Wednesday, April 2, 2014


With movies like Noah and God's Not Dead doing providential things at the box office, industry predictors have called 2014 the year of the Bible movies. That being the case, I thought I'd revisit a tale made by Christians for Christians, a tale so bad that it forgot to ask God to be a good movie. 

I give you Fireproof.

If you've never seen it much less heard of it, you probably haven't been to church in the past seven years. The intention behind this movie is nice - helping married couples make it through the long haul. The execution is something else and worthy of mockery.

Never leave your partner behind, we're told right away - be it in a fire or in a awkward scene that doesn't know how to end. Just because there's bad writing all around doesn't mean you get to be selfish.

The summary is Kirk Cameron plays a fireman (oh, I get it!) married to a nurse and they're having marital problems. They're in debt and he likes to look at porn. Not that the movie identifies it as such - its referred to as "You're looking at stuff on the computer again, aren't you?" Then again, it could be deals on eBay or that mash up of House of Cards and Game of Thrones. I shouldn't be so quick to judge.
Also his wife's mother is sick and Kirk wants to buy a boat.

"Where's my favorite cereal?"
"I forgot to buy it."
-actual dialogue from the movie.

Kirk's wife is a nurse and is surrounded by sitcom-worthy of them is sassy and makes jokes about food and cute white doctors.

I'm not saying which one.

Speaking of cute doctors....
Since Kirk is all into computer porn and not spending his boat money on her mother, she's found a kindred spirit in the cute doctor.

Kirk Cameron's acting face shows a range of emotions. That is, if your range has two settings.
Mild concern....

...and mild annoyance.

Mild concern...

...back to mild annoyance.

His wife on the other hand, just lets it all go...

Which is easy to do when you have a supporting cast of female archetypes to surround you. Espescially sassy ones with biting homespun wisdom. I'm not saying which one it is.

The movie posits The Love Dare - where for 30 days you basically outdo your partner in displays of affection. In one of the most on-the-nose scenes I've ever seen, Kirk's father acts as walking plot point of Christian marital theology....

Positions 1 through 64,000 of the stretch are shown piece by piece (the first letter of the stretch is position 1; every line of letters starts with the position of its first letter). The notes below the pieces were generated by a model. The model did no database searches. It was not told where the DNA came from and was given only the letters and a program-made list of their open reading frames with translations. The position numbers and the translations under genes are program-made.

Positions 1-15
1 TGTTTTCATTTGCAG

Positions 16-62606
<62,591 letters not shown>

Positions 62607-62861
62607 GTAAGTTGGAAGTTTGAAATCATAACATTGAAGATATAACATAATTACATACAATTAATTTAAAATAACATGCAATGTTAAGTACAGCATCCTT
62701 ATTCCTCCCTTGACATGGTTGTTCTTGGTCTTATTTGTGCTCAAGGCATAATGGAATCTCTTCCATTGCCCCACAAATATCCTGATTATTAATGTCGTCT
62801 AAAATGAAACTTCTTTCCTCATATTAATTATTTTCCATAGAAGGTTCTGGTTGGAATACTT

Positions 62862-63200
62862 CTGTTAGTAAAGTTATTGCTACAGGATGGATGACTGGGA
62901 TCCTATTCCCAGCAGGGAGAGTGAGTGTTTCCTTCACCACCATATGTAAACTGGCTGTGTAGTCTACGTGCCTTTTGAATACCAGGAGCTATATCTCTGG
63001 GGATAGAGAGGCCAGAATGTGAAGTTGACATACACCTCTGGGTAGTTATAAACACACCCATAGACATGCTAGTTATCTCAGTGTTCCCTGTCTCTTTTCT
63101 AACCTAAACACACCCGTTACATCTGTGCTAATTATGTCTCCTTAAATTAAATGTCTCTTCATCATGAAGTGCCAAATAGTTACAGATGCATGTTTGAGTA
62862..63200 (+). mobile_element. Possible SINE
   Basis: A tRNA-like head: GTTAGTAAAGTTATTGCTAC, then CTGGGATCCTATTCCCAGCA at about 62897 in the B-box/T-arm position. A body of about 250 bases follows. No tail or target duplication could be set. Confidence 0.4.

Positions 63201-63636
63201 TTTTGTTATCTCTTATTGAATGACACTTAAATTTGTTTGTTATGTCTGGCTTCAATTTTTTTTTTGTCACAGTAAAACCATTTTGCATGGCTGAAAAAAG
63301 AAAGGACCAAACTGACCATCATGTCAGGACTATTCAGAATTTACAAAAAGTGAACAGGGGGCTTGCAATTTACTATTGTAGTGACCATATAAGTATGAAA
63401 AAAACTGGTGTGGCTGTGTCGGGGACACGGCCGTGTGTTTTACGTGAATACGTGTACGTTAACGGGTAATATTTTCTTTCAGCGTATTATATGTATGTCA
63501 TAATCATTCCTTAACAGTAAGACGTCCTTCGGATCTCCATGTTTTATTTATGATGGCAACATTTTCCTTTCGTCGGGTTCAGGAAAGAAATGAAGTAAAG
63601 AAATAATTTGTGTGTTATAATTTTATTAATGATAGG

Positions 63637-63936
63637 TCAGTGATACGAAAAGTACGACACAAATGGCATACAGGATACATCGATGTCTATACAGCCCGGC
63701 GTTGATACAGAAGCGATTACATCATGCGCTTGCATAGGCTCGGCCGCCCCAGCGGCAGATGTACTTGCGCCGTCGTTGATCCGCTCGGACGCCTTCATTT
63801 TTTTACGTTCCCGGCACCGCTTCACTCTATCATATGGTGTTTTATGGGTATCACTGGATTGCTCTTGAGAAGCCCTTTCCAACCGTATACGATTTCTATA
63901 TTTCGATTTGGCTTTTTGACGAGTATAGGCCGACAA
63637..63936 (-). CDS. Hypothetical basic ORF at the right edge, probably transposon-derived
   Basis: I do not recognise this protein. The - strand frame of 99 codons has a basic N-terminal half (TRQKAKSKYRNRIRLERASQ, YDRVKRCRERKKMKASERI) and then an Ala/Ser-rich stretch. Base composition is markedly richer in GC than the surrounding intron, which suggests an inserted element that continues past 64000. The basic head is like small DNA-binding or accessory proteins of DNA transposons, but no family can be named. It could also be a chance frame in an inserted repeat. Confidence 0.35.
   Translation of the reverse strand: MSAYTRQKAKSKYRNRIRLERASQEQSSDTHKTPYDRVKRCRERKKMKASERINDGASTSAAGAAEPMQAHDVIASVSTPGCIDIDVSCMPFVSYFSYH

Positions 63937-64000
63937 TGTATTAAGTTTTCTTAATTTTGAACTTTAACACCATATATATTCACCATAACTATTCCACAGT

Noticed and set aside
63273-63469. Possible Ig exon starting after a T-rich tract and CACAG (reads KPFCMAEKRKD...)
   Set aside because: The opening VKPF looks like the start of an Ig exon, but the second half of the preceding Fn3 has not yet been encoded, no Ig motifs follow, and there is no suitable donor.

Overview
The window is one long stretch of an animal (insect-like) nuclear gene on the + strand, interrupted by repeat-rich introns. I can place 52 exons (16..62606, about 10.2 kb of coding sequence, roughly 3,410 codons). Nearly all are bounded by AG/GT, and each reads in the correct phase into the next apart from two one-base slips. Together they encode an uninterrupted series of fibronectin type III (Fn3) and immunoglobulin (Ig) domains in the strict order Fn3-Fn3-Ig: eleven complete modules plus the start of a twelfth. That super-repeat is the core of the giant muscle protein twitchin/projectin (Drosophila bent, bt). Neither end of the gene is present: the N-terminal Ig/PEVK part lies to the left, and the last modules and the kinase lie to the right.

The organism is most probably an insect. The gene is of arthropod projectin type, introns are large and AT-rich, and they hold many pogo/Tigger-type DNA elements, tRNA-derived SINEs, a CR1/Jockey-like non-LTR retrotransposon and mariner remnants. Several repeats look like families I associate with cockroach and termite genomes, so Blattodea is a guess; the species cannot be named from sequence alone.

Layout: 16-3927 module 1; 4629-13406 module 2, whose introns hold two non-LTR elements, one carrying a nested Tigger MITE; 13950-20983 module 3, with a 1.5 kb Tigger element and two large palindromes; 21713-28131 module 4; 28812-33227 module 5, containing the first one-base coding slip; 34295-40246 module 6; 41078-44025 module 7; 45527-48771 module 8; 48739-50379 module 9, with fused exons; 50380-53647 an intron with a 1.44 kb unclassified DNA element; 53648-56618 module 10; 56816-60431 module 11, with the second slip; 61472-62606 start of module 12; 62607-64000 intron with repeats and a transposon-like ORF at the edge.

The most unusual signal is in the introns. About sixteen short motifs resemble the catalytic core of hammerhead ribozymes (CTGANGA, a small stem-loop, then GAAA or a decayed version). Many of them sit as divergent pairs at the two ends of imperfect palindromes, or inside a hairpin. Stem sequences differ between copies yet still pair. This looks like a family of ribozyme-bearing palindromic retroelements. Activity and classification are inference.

"There's a cross behind me, right?"

 He goes for the love dare...and DARES HER TO LOVE HIM BACK with this passive aggressive card.

The Love Dare doesn't just stop at you and your significant other. Feel free to rub your happiness in other people's faces.

Kirk has a coworker that compares marriage to salt and pepper shakers, which sends this movie into an overdose of metaphor. Is marriage like fighting fires or is it about condiments on the table?

The answer is both.

Marriage is also like pulling cars off train tracks.

In case this movie has gotten too serious for you and you need some comic relief, the movie presents this guy...

He's dancing in front of a mirror because he's not cool. But its funny, right?

 What the movie doesn't answer is why there's no woman who's willing to love dare him at any time.

Speaking of love dares, Kirk makes a stand against "looking at things on the computer". So naturally, he takes the computer outside and pulls out a baseball bat. Not sure how he's going to book his travel or see pictures of what his friends ate for dinner, but the man has priorities.

Mild concern....

...and more mild annoyance.

There's a happy ending here. Kirk dared his wife to love him, and she accepted the dare. Meanwhile there's a cute doctor sitting and eating lunch by himself from here on out - because he wouldn't take the Vaguely Flirting With a Coworker Dare.

Marriage is like PDA at your workplace location.

Our final scene involves a renewing of vows at the exact same place that this whole Love Dare got brought up.  And we're left with this final shot....

Frankly, it would have made more sense to have a little fireman groom and bride, or even just set the cake on fire, but I'm guessing  props master totally forgot and threw this in at the last minute.  If that's the case, this movie should have been called Seasoning Proof.

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